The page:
The severe acute respiratory syndrome coronavirus 2 (SARS-CoV-2) that is causing the current pandemic of coronavirus disease 2019 (COVID-19), has been the object of intense scrutiny and research over the last 14 months. Understanding its characterization is essential for the development of effective antivirals, vaccines or therapeutic antibodies.
A new preprint released on the bioRxiv* server provides direct evidence that the oligosaccharides attached to the viral surface spike protein are essential for viral infection, offering new approaches to preventive and therapeutic drugs.
SARS-CoV-2 spike role
The virus attaches to and enters the host cell through its spike protein. This attachment involves the receptor-binding domain (RBD) on the spike protein, and the host cell receptor, the angiotensin-converting enzyme 2 (ACE2).
Both spike and receptor are glycosylated, the former much more heavily, with up to 22 N-glycans per protomer. The roles played by these sugars have been thought to include proper protein folding and conformational transformation, receptor attachment and epitope masking to avoid antibody neutralization.
Earlier studies have used pseudoviruses expressing the SARS-CoV-2 spike to understand the part this protein plays. Mutations at N-glycosylation sites have shown that the absence of these sugars at certain key residues in the RBD reduces infectivity markedly. Knock-out of the N-glycosylating gene MGAT1 also reduced the ability of a pseudovirus to accomplish invasion of the host cell. However, real SARS-CoV-2 cDNA clones have not yet been used to study this aspect.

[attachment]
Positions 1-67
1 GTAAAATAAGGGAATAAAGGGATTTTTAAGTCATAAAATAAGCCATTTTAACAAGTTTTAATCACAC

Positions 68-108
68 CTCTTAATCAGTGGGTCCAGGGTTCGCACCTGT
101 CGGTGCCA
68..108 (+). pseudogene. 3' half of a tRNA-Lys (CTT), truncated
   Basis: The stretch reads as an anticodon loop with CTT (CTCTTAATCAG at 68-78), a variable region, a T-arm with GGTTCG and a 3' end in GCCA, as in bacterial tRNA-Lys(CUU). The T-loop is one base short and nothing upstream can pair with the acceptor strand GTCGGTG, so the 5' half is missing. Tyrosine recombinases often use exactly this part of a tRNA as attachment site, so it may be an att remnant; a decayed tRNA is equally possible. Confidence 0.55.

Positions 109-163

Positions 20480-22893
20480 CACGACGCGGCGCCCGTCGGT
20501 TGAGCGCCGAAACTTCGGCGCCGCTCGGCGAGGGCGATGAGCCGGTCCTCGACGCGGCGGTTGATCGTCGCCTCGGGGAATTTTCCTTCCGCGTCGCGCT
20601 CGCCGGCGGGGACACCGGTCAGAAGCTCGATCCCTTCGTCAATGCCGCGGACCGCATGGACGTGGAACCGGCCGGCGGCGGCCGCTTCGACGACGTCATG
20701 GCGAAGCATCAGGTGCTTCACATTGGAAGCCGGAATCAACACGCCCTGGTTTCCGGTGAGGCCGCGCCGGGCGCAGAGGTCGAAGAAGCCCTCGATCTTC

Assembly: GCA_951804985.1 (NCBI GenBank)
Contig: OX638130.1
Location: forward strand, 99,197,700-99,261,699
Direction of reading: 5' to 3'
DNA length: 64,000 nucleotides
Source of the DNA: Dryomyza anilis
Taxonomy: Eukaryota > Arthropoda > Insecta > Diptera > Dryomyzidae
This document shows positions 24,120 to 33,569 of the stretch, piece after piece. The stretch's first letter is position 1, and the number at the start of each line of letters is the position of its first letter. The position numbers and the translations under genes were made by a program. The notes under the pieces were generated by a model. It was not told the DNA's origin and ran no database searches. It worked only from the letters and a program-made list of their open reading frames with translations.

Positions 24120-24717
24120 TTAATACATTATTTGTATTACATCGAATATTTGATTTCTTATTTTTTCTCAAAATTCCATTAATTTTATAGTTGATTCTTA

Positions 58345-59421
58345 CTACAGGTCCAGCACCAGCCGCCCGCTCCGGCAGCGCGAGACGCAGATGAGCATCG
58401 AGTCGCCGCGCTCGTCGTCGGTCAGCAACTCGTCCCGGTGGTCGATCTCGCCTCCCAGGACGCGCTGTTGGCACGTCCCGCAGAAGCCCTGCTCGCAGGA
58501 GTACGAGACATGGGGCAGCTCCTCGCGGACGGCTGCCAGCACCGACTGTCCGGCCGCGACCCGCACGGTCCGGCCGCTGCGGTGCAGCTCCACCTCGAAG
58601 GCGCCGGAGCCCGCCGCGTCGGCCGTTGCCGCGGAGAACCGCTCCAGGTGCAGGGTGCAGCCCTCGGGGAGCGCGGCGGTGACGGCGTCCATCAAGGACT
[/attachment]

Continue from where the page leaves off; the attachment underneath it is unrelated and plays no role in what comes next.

N-glycosylation of spike
N-glycosylation is the primary post-translational modification occurring within eukaryotic cells. It begins in the endoplasmic reticulum (ER) membrane, the site of assembly of the molecule that acts as the universal precursor of all N-glycans, namely, lc3Man9GlcNAc2-dolichol-P. In a series of steps, the glycan is added to a growing peptide chain via the enzyme STT3, modified by α-glucosidases I and II within the ER, and thus exported to the Golgi apparatus.
After editing by α-mannosidases, and further structural changes to become a complex or hybrid glycan, it becomes a mature glycan, the exact structure being dependent on the type of cell and the species.
Several small inhibitors have been discovered that can act against enzymes along the entire pathway. Some are already in use to treat diabetes or type I Gauche disease, while others are being tested in clinical trials for broad-spectrum antiviral activity.
In the current study, the use of chemical or enzyme inhibitors or genetic knock-out, to disrupt N-glycosylation and the effect on infection in vitro was examined.
The researchers first used ten inhibitors acting along the N-glycosylation pathway. They found that these compounds mostly prevented infection with SARS-CoV-2 when added to the cell culture before, during or up to six hours after viral challenge. This was not due to direct cell toxicity, however, but due to the inability of the host cell to glycosylate the virus particles.